Using industrial ecology and strategic management concepts to pursue the Sustainable Development Goals

By Kieran Sullivan

This blog post is an excerpt from a manuscript (of the same name) accepted for publication in the Journal of Cleaner Production. The full-text paper can be downloaded for free here until 26th December 2017. 


Coming into force in January 2016, the UN Sustainable Development Goals (SDGs) established 17 goals and 169 associated targets, indicators, and metrics of sustainability. The SDGs have relevance across a wide range of sectors, providing practical guidance for public and private organizations. Often lauded as a factor that contributes to socially and environmentally unsustainable behaviour, business has a critical role to play in the delivery of the SDGs if they are to be successful. However specific examples of activities that directly and indirectly support the delivery of the SDGs remain unclear. The principles of industrial ecology (IE) have been highlighted as methods that can integrate sustainability into business practice, and have the potential to provide the breakthrough tools and methods that can deliver sustainable business activity. While IE includes tools, methods and principles that are relevant to business management, there is limited research that explicitly explores the relationship between IE and a broader agenda of business strategy for sustainable development.

To address this gap, we (Dr Sebastian Thomas from the University of Melbourne, A/Prof Michele Rosano from Curtin University’s Sustainable Engineering Group, and I) set about exploring the link between IE (both principles and real-world examples), business strategy/competitive advantage, and sustainable development as defined by the SDGs. To do this, we used keyword searches in online databases to collect 290 peer-reviewed articles that discussed these three concepts. A traditional literature review of this database would have been a time-consuming endeavour and of little value for examining the conceptual synergies and crossovers. Instead, we conducted our analysis using text analysis software called Leximancer. Put simply, Leximancer reads document sets and produces a map of key concepts, with their relationships indicated by their proximity or distance on the map. By using the software to ‘read’ the database of 290 papers, and create a map of the key concepts and relationships, we were able to draw conclusions about the data set and subsequently about the synergies, crossover and gaps that exist between IE and strategic management concepts in pursuit of the SDGs. A schematic of the research process is shown in the figure below.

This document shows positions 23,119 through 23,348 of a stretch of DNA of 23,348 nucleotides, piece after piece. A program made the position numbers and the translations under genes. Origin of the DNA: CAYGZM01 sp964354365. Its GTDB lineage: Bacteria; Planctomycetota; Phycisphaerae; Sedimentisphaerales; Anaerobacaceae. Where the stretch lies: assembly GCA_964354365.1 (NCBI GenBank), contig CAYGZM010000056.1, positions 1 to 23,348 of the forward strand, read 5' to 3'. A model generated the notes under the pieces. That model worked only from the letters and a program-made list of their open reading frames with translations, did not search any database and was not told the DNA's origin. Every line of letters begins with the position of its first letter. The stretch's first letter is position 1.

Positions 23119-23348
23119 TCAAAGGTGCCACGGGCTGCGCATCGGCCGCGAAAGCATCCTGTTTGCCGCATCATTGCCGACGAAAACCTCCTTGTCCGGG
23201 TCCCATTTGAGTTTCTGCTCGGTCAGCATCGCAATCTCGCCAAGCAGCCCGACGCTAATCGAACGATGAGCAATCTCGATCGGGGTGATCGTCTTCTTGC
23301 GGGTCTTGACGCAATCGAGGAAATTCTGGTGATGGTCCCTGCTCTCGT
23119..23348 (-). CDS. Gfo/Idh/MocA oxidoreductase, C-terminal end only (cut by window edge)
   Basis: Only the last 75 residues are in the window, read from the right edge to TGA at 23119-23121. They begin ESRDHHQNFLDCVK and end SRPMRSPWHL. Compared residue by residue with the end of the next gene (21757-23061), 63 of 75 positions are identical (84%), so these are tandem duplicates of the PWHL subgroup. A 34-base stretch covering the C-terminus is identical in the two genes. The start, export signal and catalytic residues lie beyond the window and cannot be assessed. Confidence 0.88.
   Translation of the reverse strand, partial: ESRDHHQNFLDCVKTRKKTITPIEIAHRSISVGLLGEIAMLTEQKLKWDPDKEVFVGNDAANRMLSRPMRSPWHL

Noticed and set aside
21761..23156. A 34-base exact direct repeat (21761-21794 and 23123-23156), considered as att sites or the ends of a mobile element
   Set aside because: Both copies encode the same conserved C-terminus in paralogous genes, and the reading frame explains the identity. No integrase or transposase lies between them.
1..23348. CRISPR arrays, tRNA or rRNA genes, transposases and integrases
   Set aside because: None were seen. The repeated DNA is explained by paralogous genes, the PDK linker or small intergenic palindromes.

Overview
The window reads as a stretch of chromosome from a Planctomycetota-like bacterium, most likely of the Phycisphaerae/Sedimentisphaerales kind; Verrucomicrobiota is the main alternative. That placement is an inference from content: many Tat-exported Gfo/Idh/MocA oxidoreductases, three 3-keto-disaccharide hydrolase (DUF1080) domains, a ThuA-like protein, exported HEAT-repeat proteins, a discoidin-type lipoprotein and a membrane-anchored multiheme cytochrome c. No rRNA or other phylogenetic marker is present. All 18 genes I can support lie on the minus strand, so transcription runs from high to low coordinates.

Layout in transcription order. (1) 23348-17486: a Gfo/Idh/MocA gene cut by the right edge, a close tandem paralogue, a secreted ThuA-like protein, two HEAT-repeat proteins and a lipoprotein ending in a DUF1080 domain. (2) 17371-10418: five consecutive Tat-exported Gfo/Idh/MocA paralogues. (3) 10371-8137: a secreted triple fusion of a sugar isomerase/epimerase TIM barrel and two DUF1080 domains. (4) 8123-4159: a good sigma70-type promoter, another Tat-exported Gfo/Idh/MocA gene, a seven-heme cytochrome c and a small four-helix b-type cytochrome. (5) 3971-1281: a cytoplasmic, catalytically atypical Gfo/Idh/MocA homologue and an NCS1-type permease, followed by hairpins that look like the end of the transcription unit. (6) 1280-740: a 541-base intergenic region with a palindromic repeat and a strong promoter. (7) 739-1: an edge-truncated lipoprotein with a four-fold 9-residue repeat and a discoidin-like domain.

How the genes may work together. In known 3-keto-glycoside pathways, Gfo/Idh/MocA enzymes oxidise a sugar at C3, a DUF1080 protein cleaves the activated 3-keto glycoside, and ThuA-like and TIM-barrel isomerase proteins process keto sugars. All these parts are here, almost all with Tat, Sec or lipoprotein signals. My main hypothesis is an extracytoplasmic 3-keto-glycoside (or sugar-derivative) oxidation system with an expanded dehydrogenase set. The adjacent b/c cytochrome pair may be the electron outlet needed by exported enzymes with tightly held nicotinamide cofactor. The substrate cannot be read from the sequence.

Schematic of the research process

Schematic of the research process

Major themes that emerge from the Leximancer analysis of the SDGs are ‘countries’, ‘sustainable’, and ‘development’, which is unsurprising considering the context for which they were written. However, when these concepts are examined in greater detail, relationships that imply the role of business begin to emerge. For example, the concept ‘sustainable’ is strongly associated with ‘innovation’, ‘employment’, ‘technological’ while the term ‘development’ is associated with ‘knowledge’, ‘account’, and partnership’, terms that have relevance for business as well as in governance. In the stable concept map (see figure below), ‘implementation’ is always positioned on the outside, with few linkages, indicating that the SDG text does not discuss this idea to any great extent. By seeding the Leximancer analysis of the data set with the key concepts extracted from the SDG text, we were able to identify strengths and weaknesses in using IE as a strategic tool for business to promote the SDGs. Of the 28 concepts identified, all were present in the IE data set, indicating the crossover between the SDGs and the principles that underlie IE, as well as its implementation.